4.39pm EST16:39Hunter will be here shortly. In the meantime here’s the latest on the most-talked-about right hand in New England. Tom Brady mum on injured hand amid questionable status for AFC title gameShare
Pop quiz: which NFL player finished second to Carson Wentz in total quarterback rating during the regular season? Tom Brady? Nope, he was third. Dak Prescott? Guess again, he was fourth. Matt Ryan? Uh-uh, only fifth. Then it must be Drew Brees or Russell Wilson, right? Not even close. They were ninth and 10th. OK, to all those in Minnesota with their hands up, the answer is, of course, Casey Austin Keenum, signal-caller for the Vikings in 15 of their 16 games this season.
Here are our bold predictions for 2018. Please note the bold (or should that be bold?) in bold predictions – these are to be taken with a pinch of salt. Especially the Tebow one. King James can opt to become a free agent after this season and what better team for the 33-year old to throw his late-career lot in with than the NBA franchise that has spent the last near-eternity stockpiling young talent?
Muck Rack makes it simple to find people, tweets, or articles that mention any name, keyword, company, hashtag etc. We've compiled this guide to help you make the most of your search.
Selecting a term
Start searching tweets, articles from media outlets, articles mentioned in tweets, journalists'
names, titles and bios with some suggested searches:
Companies or Topics (e.g. iPhone, Microsoft)
Phrases (e.g. "cloud computing") — use quotes to keep the terms together
Twitter handles (e.g. @username) — returns those who have mentioned or replied to
Names (e.g. "David Pogue")
Hashtags (e.g. #sxsw, #london2012)
Bio details (e.g. vegan, Olympics, father)
Muck Rack's Advanced Search allows for many boolean operators.
Find results that mention multiple specified terms, use AND or
+. For example, ensure each result contains both Elon Musk and Mark Zuckerberg by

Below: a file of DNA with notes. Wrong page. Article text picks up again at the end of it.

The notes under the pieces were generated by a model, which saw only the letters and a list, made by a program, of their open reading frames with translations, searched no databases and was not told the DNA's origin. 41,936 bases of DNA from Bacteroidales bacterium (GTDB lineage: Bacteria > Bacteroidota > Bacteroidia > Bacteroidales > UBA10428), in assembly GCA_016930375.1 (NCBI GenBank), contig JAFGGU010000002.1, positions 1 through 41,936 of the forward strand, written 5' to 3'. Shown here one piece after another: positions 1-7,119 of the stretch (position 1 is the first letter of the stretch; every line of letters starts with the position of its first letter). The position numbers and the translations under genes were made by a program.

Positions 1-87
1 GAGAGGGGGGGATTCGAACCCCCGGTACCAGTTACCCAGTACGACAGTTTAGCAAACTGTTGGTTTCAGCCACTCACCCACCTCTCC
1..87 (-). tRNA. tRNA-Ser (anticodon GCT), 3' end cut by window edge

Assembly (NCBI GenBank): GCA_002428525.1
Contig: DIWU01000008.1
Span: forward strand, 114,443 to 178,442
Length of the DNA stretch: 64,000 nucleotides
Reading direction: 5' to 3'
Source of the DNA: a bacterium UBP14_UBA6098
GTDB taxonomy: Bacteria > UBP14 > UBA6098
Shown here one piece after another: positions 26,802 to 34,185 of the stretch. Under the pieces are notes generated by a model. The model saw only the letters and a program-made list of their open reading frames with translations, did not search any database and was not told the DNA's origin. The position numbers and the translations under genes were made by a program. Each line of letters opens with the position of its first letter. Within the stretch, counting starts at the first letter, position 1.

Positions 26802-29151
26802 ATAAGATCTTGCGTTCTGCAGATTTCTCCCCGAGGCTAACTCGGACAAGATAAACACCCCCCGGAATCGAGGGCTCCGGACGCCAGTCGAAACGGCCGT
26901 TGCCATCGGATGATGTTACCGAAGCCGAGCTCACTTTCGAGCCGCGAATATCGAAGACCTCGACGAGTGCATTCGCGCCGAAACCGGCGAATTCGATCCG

searching Musk AND Zuckerberg or Musk + Zuckerberg.
Use the operators OR or , to broaden your search when you'd like either of
multiple terms to appear in results. (This is the default behavior of our search when no operators
are used). For example, results will contain either cake or cookie by searching cake OR cookie or cake,cookie
Use NOT or - to subtract results from your search. For
example, searching Disney will yield results about the Walt Disney Company as well as Walt Disney
World Resort. To exclude mentions of Disney World, search for Disney -World or Disney
When using one of these operators with a phrase, enclose it in quotation marks. For example, you can
find results about smartphones excluding Apple's iPhone 4S by searching smartphone -"iPhone
Exact case matching or punctuation
If you're searching for a brand name or keyword that relies on specific punctuation marks or capitalization, you can
find results that match your exact query by adding matchcase: before the keyword you're searching for, like matchcase:E*TRADE .
Use parentheses to separate multiple
boolean phrases. For example, to find journalists talking about having fun in Disney World or
Disneyland, search for ("disney world" OR disneyland) AND fun.
An asterisk can be used to search for any variation of a root word truncated by the asterisk. For example, searching for admin* will return results for administrator, administration, administer, administered, etc.
A near operator is an AND operator where you can control the distance between the words. You can vary the distance the near operation uses by adding a forward slash and number (between 0-99) such as strawberries NEAR/10 "whipped cream", which means the strawberries must exist within 10 words of "whipped cream".